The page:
While they were there, the visibly shaken young woman walked up, holding Shendora Thomas’ keys. She told the Thomases she would take them to the truck. On the way, she told them New York had raped her. Unfamiliar with rural Russell County, she was lost.

When they got to the truck, it would not start. Shendora Thomas decided to wait there for a tow truck. Blanchard Thomas offered to give the young woman a ride home to Columbus.

“He had no idea what he was driving into,” said Assistant District Attorney Matt Landreau.

Back in Columbus, the anger over the woman’s alleged rape was reaching a peak. Her family had called police. The officer responding found 20-30 people outside her home so unruly he had to call for backup to control the mob.

While he was there, the young woman called and said she was on her way to her grandparents’ house, which was just around the corner from her parents’ home. The police officer said the angry mob ran there before he could drive over.

The officer left the grandparents’ house before Thomas arrived with the teen.

Around 2:30 p.m., the minister pulled up, and the teen went into the house, crying, shaking and saying she’d been raped. Relatives rushed her to the hospital. Outside the house, Thomas was surrounded by men yelling at him, asking, “Where’s New York?”

Forte, a neighbor to the young woman’s family, got into the front passenger’s seat beside Thomas. Michael Ingram, another neighbor, got into the back seat behind Forte. Joel Thomas, the young woman’s cousin and no relation to the preacher, got in the back seat behind Blanchard Thomas.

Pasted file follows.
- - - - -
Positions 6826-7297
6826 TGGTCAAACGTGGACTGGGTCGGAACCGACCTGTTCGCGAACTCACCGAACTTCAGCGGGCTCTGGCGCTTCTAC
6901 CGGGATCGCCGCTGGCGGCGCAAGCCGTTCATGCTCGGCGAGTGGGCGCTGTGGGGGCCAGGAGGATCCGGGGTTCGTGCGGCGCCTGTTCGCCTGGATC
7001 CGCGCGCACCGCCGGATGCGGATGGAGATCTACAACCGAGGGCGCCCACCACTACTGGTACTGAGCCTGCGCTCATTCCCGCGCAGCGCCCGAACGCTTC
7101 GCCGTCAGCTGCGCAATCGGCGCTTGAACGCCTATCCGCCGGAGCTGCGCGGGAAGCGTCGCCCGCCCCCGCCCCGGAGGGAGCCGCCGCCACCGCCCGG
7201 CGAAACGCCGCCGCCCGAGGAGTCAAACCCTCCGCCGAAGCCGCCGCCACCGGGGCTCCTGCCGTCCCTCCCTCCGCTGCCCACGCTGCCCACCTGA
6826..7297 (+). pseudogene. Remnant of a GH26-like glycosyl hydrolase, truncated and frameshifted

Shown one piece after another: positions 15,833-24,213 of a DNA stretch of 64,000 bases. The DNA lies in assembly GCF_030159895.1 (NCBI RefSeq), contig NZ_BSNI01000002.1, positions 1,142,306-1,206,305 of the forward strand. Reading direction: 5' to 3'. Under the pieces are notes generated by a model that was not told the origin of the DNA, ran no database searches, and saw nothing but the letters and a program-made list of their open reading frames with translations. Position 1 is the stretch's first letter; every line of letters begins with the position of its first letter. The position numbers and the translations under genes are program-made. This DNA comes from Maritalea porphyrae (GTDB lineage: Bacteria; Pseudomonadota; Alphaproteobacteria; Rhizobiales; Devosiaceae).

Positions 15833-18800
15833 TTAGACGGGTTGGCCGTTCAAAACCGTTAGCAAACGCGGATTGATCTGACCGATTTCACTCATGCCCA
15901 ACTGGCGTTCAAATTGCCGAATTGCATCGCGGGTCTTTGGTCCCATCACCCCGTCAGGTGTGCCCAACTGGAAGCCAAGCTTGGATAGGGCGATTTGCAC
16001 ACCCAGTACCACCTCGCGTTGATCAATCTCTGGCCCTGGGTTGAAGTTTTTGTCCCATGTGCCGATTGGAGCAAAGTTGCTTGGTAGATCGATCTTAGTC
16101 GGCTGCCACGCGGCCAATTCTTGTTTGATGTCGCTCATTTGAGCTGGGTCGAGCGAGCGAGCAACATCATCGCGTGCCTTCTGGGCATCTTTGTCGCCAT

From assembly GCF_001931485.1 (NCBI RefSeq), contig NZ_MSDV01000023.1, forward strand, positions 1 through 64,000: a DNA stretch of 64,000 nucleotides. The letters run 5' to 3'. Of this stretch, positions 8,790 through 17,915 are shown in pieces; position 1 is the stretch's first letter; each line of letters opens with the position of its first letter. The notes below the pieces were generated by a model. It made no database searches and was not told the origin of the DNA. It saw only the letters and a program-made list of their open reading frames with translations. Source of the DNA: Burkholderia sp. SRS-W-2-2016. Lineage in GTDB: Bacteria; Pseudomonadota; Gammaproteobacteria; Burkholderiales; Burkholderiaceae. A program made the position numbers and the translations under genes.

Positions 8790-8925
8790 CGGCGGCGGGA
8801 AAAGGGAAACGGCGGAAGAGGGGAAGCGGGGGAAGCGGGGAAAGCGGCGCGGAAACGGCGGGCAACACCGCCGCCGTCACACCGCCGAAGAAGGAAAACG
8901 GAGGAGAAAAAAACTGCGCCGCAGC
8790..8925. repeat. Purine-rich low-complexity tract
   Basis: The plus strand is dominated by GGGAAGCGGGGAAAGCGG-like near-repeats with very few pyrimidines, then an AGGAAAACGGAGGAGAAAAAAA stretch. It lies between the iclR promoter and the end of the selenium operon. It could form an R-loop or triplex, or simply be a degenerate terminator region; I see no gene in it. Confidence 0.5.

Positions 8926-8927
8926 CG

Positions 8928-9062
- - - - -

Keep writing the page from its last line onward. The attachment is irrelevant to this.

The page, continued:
The minister was ordered to drive them to find New York. “It’s going to be you or him,” Forte told the minister.

Two more of the young woman’s relatives, Jody Perry and his sister Keedra Brummitt, followed the minister’s SUV in Brummitt’s Buick Regal as it went from Sixth Street to Eighth Street, west to First Avenue, south to Fourth Street, and then west to Broadway.

At a stop sign along that route, Joel Thomas and Ingram got out of the SUV and into Brummitt’s car, leaving only Forte with the minister.

On Fourth Street at Broadway, Brummitt stopped and waited while the SUV turned south on Broadway, went under the bridge and parked in a diagonal space facing Golden Park. Brummitt turned north on Broadway, and heard a gunshot. She stopped, but her passengers told her to drive on. Looking back, she saw Forte leave the SUV and run east on Fourth Street.

A security camera at a nearby business recorded him dashing by. A worker there also saw him, but later could not identify him, having been too focused on locking his truck door and cranking its windows shut because he feared Forte might car-jack him.

Initially five suspects — Joel Thomas, Ingram, Brummitt, Perry and Forte — were charged with Blanchard Thomas’ murder. All but Forte arranged plea deals with prosecutors. Perry pleaded guilty Tuesday to aggravated assault. Rumer sentenced him to 20 years in prison with seven to serve. Kelly said the others likely will plea and be sentenced next week.

On the Tuesday afternoon he was executed for saving a young drug dealer who told him she had been kidnapped and raped, the Rev. Blanchard Thomas was 44 years old. He was pastor of the Mt. Missouri Baptist Church in the Rutherford community near Pittsview, Ala., and lived with his elderly mother in Phenix City.